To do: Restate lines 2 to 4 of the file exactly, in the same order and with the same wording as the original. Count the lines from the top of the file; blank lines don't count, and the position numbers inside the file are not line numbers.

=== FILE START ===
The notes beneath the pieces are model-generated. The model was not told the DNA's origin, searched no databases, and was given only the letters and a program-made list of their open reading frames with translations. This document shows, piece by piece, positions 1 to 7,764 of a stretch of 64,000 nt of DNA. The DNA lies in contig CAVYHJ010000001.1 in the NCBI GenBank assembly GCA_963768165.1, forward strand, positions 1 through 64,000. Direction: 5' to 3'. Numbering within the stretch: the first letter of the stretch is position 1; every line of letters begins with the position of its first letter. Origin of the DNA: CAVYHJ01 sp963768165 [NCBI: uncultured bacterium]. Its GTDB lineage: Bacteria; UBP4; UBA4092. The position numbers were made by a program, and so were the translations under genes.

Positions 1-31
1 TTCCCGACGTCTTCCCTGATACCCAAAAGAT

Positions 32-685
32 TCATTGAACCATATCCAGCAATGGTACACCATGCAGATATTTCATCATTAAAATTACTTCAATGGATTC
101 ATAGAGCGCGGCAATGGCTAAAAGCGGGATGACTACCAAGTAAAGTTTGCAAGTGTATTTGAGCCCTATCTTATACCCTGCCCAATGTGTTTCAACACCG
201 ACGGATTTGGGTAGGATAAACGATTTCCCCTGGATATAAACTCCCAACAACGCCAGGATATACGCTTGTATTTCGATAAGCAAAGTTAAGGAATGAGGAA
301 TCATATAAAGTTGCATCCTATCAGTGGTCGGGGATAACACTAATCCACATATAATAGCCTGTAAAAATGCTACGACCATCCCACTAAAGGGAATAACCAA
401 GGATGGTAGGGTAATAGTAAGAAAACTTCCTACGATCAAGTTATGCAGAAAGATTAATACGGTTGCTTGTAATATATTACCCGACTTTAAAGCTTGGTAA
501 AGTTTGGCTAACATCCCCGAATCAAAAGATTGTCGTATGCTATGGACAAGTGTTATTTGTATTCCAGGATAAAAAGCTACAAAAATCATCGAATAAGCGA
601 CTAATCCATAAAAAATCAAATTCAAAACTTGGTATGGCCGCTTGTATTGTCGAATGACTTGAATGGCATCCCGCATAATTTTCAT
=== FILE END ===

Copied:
Positions 1-31
1 TTCCCGACGTCTTCCCTGATACCCAAAAGAT

Positions 32-685